J.C. Penney surged $1.36, or 16 percent, to $9.73. Rising sales helped the retailer turn in better results than analysts expected late Thursday. Sales at stores open at least a year — a key gauge of a chain’s health — increased more than 6 percent in its first quarter.
NEW YORK — Better results from retailers and demand for telecommunications shares helped push the stock market to a small gain on Friday.
Telecoms rose the most among the 10 industries in the Standard & Poor’s 500 index. Their jump followed news that Warren Buffett’s Berkshire Hathaway made a new investment in Verizon Communications. Other big-name investors, including John Paulson, also reportedly took stakes. Verizon climbed $1.11, or 2 percent, to $49.07.
Major indexes spent much of the day meandering around the breakeven mark. Stocks started higher at the open but reversed course after a report on consumer confidence showed a drop last month. The market took a sudden turn up in the last hour of trading, turning minor losses into minor gains.
“We’ve had a lot of starts and stops recently,” said Dan Cook, a director at Nadex, an exchange in Chicago. “We’re at high levels, so it’s a time to be cautious.”
The S&P 500 index gained 7.01 points, or 0.4 percent, to close at 1,877.86.
The Dow Jones industrial average rose 44.50 points, or 0.3 percent, to end at 16,491.31. The Nasdaq composite index rose 21.30 points, or 0.5 percent, to finish at 4,090.59.
Investors said the choppy trading reflects a larger uncertainty. The stock market is trading near record highs, but investors see little reason for excitement. Earlier in the week, the S&P 500 index notched all-time highs two days in a row. On Thursday, mixed economic news and a weak earnings report from Wal-Mart Stores drove the market to its worst day in more than a month.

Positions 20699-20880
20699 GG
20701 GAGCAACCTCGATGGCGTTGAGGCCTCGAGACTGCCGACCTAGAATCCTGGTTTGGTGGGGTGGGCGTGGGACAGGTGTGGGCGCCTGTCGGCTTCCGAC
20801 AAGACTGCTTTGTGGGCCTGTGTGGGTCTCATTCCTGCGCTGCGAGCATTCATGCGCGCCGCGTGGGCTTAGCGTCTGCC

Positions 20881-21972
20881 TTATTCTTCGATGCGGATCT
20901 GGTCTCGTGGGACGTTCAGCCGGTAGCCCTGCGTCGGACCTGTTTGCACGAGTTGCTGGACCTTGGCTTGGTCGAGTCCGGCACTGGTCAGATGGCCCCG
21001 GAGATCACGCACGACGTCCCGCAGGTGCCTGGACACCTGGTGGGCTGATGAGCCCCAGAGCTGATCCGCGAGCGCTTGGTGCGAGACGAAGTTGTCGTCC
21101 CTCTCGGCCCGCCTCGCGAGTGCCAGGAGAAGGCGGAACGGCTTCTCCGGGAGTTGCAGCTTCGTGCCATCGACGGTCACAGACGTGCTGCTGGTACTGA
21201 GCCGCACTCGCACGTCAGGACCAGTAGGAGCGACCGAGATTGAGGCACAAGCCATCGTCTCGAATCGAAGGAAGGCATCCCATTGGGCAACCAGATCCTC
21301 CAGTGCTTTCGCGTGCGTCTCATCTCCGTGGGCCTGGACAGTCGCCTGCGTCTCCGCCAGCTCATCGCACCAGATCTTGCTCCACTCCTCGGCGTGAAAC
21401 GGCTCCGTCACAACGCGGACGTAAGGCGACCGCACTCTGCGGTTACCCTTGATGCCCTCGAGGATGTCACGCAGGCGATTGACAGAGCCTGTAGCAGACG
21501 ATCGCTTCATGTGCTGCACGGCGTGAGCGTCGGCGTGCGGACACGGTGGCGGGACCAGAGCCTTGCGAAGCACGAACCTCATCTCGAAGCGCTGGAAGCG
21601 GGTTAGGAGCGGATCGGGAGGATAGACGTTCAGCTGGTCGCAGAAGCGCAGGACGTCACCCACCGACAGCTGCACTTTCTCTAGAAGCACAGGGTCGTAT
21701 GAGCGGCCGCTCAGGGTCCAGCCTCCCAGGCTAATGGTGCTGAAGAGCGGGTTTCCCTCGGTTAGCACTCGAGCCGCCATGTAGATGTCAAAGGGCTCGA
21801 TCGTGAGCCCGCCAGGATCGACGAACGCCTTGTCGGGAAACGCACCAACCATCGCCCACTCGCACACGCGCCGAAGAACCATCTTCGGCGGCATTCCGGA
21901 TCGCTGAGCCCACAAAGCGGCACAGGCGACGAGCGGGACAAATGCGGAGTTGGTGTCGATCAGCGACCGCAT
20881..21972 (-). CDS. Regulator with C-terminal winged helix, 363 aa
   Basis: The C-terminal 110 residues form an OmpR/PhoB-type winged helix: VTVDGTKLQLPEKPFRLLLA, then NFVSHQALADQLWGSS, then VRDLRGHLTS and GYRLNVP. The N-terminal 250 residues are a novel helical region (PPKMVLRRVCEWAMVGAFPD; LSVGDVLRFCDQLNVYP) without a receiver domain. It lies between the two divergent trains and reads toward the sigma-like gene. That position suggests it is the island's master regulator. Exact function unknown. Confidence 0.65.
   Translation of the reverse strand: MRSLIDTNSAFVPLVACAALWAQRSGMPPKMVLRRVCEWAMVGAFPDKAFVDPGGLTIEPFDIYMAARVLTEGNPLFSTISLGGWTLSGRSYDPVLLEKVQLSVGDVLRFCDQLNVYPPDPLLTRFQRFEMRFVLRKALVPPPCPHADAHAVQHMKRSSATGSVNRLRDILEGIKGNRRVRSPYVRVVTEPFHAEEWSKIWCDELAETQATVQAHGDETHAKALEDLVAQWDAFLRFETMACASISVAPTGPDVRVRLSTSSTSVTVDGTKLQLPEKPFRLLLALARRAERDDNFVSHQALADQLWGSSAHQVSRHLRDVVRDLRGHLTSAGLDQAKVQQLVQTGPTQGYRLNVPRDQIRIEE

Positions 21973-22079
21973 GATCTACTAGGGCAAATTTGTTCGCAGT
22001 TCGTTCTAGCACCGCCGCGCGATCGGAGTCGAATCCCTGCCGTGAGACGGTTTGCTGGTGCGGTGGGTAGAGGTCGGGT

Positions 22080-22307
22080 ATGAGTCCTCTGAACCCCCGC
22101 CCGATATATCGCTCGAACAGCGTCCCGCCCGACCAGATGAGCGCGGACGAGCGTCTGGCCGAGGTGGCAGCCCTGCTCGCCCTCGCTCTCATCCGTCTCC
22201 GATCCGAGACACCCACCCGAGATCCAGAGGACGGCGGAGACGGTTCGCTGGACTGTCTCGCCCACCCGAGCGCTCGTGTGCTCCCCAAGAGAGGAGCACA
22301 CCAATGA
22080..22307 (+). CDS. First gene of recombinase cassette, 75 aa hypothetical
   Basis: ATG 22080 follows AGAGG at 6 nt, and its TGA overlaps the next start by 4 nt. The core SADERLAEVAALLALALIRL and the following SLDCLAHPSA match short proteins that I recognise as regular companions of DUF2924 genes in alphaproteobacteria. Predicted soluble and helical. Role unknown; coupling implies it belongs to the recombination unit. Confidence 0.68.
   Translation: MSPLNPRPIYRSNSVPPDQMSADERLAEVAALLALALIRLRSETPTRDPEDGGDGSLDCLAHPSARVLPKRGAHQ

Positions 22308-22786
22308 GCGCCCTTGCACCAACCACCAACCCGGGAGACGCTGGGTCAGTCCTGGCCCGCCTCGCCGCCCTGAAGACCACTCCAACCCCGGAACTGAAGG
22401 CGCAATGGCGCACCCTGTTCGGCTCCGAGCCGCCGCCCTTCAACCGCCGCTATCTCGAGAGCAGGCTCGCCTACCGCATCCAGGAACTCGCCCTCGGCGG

Jim Paulsen, chief investment strategist at Wells Capital Management in Minneapolis, said traders who hunt for patterns in the market’s moves have spotted some warning signs worth noting. For instance, the yield on the 10-year Treasury note recently dropped to its lowest point this year. That’s usually a sign of an economic slowdown.
“But most of the economic reports are coming in better than people thought,” Paulsen said. “If you only paid attention to the bond market over the past few years, you’d think the world was going to end. Not the stock market. Which one was right?”
Before the market opened Friday, the government reported that builders started work on more houses in April, as U.S. construction surged to its highest pace in six months. Nearly all of that increase, however, came from new apartment buildings, a sign that Americans are still struggling to buy single-family homes.
Nordstrom surged $9.06, or 15 percent, to $70.55, the biggest gain in the S&P 500. The department store chain reported higher quarterly profits than analysts had expected late Thursday, as better sales at its discount Rack stores boosted results.
J.C. Penney surged $1.36, or 16 percent, to $9.73. Rising sales helped the retailer turn in better results than analysts expected late Thursday. Sales at stores open at least a year — a key gauge of a chain’s health — increased more than 6 percent in its first quarter.